Implications: The index edged higher as it generally has been since late 2012. According to an expert on the index, “The Employment Trends Index continues to grow moderately, suggesting no major changes are expected in the pace of job growth. With economic activity remaining weak through the second quarter, solid employment growth continues to be a positive surprise. Jobs may grow faster in the coming quarters as the U.S. economy is likely to get stronger towards the end of 2014.”
This is consistent with my analysis of the July 2013 Employment Report and how the trend of sluggish growth continues. Those comments suggest continued sluggish growth in jobs, just as we see sluggish growth in the overall economy.
Easynomics Rating Methodology: For this index, I will base my rating largely upon what the index expert says. If the indication is for job growth of any kind, I will rate it either “positive” or “neutral” depending upon the level of growth. If jobs are expected to decline, I will issue a “negative” rating.
Economic Indicator: Chicago Fed National Activity Index 3-Month Moving Average | NEUTRAL
Easy Intro: None yet | Link to Source | Latest Date This Info Represents: July 2013
Quick ‘n Easy
An index combining 85 indicators into one number suggests that, over a three-month period, the economy was growing at a rate that was slower than historical averages in July 2013. This isn’t great news, but at least it wasn’t low enough to consider a recession. It helps rule out a recession as of July at least.
Easy Description: The Federal Reserve Bank of Chicago combines 85 different indicators into one number to give a sense of whether the overall U.S. economy is growing faster than its historical trend (numbers above zero) or slower (numbers below zero). It’s not as simple when you’re trying to determine whether the economy is actually growing (expansion) or shrinking (recession). If you average the last three months’ index values, you get the CFNAI-MA3 (“moving average 3 months”). According to the Chicago Fed:
When the CFNAI-MA3 value moves below -0.70 following a period of economic expansion, there is an increasing likelihood that a recession has begun. Conversely, when the CFNAI-MA3 value moves above -0.70 following a period of economic contraction, there is an increasing likelihood that a recession has ended.
Latest Reading: The more reliable moving average of the last three months (CFNAI-MA3) for July 2013 was negative (-) 0.15, which was a slight improvement from the previous month’s revised reading of negative (-) 0.24. This keeps the indicator at “neutral” by my ratings thresholds. The single month CFNAI reading for July 2013 was negative (-) 0.15, which was a slight improvement from the previous month’s revised reading of negative (-) 0.23.
Implications: In July specifically, economic activity was slightly below historical averages (negative (-) 0.15 for the single month reading), and the more reliable way of looking at things shows an economy that was growing at a rate below historical averages (-0.15). This isn’t a great number, but it is the second consecutive month that we’ve seen an improvement in this figure. That’s all I want you to focus on because month-to-month variations can often mean little. But if you want a deeper dive into the data, read on.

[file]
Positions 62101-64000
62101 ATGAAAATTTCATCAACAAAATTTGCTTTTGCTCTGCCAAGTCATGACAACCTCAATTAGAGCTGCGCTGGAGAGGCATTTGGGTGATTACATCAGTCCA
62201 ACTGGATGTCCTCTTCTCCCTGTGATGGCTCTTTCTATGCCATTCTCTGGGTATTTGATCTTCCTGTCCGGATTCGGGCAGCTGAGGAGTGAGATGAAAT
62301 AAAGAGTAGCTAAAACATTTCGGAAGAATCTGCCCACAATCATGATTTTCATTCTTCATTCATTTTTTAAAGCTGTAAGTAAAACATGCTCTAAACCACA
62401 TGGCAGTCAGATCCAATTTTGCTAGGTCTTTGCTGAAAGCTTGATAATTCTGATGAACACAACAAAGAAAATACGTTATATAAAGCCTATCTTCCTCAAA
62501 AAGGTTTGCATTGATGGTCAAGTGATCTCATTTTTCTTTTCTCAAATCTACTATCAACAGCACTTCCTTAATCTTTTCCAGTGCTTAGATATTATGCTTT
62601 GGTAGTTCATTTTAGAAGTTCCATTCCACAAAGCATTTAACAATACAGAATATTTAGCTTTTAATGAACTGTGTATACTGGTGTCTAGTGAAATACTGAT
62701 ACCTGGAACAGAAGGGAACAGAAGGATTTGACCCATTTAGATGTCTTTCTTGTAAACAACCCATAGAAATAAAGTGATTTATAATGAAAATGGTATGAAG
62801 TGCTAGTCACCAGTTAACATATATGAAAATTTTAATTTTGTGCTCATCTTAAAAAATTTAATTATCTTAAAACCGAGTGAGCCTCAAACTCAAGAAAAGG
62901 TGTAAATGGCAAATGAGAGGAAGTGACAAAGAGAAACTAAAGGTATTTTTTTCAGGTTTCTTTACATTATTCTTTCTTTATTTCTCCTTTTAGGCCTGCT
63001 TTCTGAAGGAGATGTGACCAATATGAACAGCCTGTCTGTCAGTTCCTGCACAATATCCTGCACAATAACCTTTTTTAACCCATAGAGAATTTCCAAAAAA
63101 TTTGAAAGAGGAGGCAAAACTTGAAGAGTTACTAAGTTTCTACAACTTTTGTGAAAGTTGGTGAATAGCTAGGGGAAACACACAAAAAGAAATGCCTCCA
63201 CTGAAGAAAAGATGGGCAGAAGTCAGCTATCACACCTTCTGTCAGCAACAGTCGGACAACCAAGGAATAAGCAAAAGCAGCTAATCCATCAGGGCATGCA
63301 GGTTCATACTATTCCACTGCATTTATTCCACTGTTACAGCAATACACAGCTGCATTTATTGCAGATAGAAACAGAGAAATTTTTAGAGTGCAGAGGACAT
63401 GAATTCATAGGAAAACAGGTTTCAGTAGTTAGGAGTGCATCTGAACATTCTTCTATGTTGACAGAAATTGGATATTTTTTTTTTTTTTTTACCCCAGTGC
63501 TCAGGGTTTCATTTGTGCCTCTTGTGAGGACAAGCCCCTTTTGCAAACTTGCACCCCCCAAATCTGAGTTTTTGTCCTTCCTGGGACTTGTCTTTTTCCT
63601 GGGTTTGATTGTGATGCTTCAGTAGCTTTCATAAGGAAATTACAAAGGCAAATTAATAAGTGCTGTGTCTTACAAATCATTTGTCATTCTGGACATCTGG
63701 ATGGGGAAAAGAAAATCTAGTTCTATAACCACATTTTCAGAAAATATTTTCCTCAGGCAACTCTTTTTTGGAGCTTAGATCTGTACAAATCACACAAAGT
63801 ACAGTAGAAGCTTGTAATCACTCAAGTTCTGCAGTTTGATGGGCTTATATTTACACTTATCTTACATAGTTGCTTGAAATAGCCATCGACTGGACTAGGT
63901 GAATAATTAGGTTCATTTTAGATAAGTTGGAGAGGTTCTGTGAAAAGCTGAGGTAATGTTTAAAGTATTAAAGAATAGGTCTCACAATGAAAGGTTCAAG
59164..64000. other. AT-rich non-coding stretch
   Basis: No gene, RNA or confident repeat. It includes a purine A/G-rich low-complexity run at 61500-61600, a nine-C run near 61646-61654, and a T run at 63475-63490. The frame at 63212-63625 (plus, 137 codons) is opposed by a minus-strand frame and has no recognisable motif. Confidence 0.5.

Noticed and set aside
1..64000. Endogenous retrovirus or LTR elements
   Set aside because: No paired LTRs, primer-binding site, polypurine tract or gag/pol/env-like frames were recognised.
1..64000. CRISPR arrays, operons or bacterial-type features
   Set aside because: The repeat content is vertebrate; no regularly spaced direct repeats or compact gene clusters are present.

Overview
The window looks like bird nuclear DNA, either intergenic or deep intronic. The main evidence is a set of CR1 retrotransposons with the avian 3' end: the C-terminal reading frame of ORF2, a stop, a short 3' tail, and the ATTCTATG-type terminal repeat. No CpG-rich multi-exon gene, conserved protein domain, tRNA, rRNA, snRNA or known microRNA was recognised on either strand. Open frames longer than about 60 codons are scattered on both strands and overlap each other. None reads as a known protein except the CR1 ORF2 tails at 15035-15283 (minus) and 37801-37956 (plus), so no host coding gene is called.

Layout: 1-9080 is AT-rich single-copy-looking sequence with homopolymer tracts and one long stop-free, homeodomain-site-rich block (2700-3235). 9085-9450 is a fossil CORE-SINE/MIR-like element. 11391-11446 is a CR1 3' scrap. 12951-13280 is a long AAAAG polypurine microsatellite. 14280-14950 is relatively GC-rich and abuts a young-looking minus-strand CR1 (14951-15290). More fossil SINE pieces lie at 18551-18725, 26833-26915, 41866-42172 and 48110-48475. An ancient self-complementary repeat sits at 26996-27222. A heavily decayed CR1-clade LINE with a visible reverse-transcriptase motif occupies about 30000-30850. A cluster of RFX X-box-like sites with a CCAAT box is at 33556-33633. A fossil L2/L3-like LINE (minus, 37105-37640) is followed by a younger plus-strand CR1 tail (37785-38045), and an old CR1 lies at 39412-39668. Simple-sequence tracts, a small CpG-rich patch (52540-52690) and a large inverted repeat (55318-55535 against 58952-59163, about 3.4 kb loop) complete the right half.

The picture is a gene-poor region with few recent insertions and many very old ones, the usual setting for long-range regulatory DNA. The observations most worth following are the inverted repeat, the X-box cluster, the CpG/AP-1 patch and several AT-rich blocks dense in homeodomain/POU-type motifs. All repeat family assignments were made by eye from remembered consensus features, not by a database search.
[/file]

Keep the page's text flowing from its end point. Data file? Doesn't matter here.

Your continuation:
The single-month reading for July was below historical averages, but it was a slight improvement from the level we saw for the single-month reading in June. I like to see how many components were within 0.10 units of zero (average), between 0.11 and 0.20 units (close to average) and greater than 0.20 units away from zero (well above/below average). In summary, of the four broad categories of indicators in the latest month, the breakdown looks like this:
- Well Above Average: 0
- Close to Average (positive): 0
- Average (positive or negative): 3
- Close to Average (negative): 1
- Well Below Average: 0
ZERO of the four components moved from one category level to another (using revised data from last month):
- Production & Income: No change
- Employment, Unemployment & Hours: No change
- Personal Consumption & Housing: No change
- Sales, Orders & Inventories: No change
Looking at the range of indicators, 53 of the 85 total indicators were better this month than they were the previous month. The “diffusion index” is a measure of how widespread the gains (or losses if it’s negative) were across the 85 indicators, and it is a three-month moving average. The 3-month diffusion index for the latest month was negative (-) 0.02, meaning that there was no consensus of indicators’ direction over the last three months. This was a very slight improvement over last month’s diffusion index of -0.03 and the second consecutive improvement.
Keep in mind that this index reports significantly later than other ones, likely because it takes a while for all 85 of its required indicators to be updated! Still, I like its comprehensive look at the economy and its fairly reliable prediction of upcoming recessions.
Easynomics Rating Methodology: I will give this indicator a rating based on the CFNAI-MA3 as follows: +0.20 or higher is “positive”; between +0.20 and -0.70 is “neutral”; -0.70 or worse is “negative.”
Economic Indicator: Easynomics Real Estate Price Stability Index (EREPSI) | POSITIVE